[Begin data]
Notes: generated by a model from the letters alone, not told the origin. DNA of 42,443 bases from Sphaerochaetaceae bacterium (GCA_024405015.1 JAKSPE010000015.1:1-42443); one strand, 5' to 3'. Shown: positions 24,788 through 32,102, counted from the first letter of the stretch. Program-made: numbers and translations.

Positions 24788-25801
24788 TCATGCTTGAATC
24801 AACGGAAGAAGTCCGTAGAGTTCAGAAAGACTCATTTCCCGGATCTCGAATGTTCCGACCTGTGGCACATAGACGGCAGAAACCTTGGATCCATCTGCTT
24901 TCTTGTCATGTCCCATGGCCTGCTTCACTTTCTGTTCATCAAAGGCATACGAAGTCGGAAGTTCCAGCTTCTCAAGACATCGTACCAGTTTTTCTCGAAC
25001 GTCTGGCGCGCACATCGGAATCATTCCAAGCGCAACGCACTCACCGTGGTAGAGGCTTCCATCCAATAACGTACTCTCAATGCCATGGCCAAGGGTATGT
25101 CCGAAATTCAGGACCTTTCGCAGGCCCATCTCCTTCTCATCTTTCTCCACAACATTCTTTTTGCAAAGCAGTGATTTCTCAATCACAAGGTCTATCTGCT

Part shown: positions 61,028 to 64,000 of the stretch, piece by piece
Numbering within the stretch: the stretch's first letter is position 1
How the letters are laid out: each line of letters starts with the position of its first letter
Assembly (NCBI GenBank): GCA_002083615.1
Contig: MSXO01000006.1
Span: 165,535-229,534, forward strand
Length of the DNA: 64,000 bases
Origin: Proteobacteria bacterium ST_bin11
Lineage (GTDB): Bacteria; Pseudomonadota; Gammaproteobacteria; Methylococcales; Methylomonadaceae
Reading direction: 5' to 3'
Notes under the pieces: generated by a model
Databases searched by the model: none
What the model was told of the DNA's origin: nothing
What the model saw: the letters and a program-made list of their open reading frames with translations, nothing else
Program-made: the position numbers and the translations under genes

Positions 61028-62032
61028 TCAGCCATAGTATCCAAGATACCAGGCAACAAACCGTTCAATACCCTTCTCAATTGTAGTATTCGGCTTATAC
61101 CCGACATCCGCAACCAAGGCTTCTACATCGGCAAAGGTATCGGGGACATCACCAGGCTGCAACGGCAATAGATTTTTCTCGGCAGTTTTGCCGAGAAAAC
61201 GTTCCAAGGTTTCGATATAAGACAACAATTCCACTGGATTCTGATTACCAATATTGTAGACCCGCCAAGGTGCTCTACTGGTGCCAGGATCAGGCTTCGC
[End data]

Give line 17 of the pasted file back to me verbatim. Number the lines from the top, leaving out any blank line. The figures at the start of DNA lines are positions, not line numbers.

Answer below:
Reading direction: 5' to 3'